In this case, speed could save lives

It goes without saying that pretty much any credible analysis of traffic collisions and casualties will conclude that speed kills.

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Opinion

It goes without saying that pretty much any credible analysis of traffic collisions and casualties will conclude that speed kills.

It’s ironic, then, that critics of the City of Winnipeg’s still-in-development road safety strategic action plan are of the mind that a lack of speed in implementing this long-overdue strategy will unnecessarily sustain the current concerning rate of traffic-related deaths and injuries.

The proposed plan calls for the city to spend $22 million over five years on measures to reduce fatalities and serious injuries related to collisions and other traffic calamities. Funding for the plan is scheduled to begin in 2023.

While that seems a reasonable timeline for many of the measures proposed in the plan — including the creation of a road safety committee, a road safety branch and three new full-time safety-focused staff positions, as well as a review of the city’s policies for intersection warning lights, roundabout and left-turn signals, an upgrade of cycling infrastructure and the installation of barriers and traffic-control measures to better protect pedestrians — the chair of the public works committee says there are steps that could be taken more immediately to reduce traffic-related harms.

“I think we can do more,” Coun. Matt Allard (St. Boniface) said last week. “We should fast-track the parts of roads (funding) that involve safety.”

MIKAELA MACKENZIE / WINNIPEG FREE PRESS FILES
Coun. Matt Allard (St. Boniface) argues that in addition to the mid- and longer-term goals of the strategy, the city should immediately address the $7.5 million in warranted engineering enhancements that were recently identified by the city but remain unbudgeted.

Mr. Allard argues that in addition to the mid- and longer-term goals of the strategy, the city should immediately address the $7.5 million in warranted engineering enhancements that were recently identified by the city but remain unbudgeted. Such improvements could produce instant improvements in traffic safety, he argued.

“The public service says it’s important to set targets,” Mr. Allard said, “but the idea that people are still going to die and get injured is (concerning).”

The councillor has a point, but he also faces a problem: the city is in the midst of a massive budget crunch, owing to pandemic-related losses and last winter’s inordinately high snow-clearing costs. Officials recently revealed the financial stabilization reserve (a.k.a. “rainy day fund”) is expected to fall to $30.4 million by year’s end, far below its council-mandated minimum balance of $71.7 million.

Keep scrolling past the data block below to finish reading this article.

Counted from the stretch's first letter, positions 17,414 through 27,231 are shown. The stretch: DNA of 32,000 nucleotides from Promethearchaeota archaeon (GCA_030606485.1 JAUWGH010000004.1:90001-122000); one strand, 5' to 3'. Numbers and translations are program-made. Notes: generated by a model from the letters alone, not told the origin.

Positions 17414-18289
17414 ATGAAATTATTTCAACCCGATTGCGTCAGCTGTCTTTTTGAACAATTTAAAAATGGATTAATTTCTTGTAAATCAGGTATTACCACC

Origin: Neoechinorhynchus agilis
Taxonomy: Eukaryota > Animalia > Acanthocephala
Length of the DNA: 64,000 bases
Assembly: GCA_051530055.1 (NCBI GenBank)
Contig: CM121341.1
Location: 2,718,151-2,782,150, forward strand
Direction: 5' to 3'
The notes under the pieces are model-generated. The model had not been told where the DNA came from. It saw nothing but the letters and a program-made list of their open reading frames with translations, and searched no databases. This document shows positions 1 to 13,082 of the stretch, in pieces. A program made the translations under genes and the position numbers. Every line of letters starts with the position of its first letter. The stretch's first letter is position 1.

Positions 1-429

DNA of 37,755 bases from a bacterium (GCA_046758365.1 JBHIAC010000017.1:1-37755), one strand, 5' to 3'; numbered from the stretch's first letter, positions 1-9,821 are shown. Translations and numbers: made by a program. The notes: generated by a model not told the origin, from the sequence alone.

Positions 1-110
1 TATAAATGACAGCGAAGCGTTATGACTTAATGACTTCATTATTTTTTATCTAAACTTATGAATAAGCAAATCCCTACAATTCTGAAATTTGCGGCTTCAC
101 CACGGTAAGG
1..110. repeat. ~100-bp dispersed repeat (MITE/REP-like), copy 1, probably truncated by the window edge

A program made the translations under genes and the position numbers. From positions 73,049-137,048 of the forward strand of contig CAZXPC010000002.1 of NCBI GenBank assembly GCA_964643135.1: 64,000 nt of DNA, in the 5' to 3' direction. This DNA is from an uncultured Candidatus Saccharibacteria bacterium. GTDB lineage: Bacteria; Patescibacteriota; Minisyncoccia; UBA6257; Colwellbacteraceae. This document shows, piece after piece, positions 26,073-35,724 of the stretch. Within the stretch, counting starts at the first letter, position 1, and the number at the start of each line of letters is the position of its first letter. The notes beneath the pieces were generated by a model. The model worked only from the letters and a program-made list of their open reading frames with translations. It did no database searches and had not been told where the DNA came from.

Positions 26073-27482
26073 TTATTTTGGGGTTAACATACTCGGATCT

Discretionary dollars, of the sort Mr. Allard suggests could be directed to immediate traffic-safety improvements, will be very hard to find.

“The public service says it’s important to set targets… but the idea that people are still going to die and get injured is (concerning).” – Coun. Matt Allard (St. Boniface)

While it might not be possible to affect the immediate transfer of civic funds to the engineering enhancements he describes, his suggestion should be used to underscore the urgency of the city’s implementation of a credible and swiftly achievable set of strategic traffic-safety goals. Given the appropriate application of political and administrative will, the plan can and should be set into motion with all due haste.

According to the city’s manager of transportation planning, 98 people died and 1,113 were seriously injured as a result of collisions on Winnipeg’s streets between 2012 and 2018. The road safety strategic action plan, which council is expected to vote on later this month, would set a target of a 20 per cent reduction in traffic-related fatalities and injuries — a number Mr. Allard says isn’t sufficiently aggressive.

His insistence that traffic safety be considered a front-of-mind concern should be appreciated by all who drive, cycle and walk on Winnipeg’s infrastructure. Safer streets make for a more livable city. Speed kills, it’s true, but in the context of implementing a road-safety plan, acceleration could be a key factor in saving lives.

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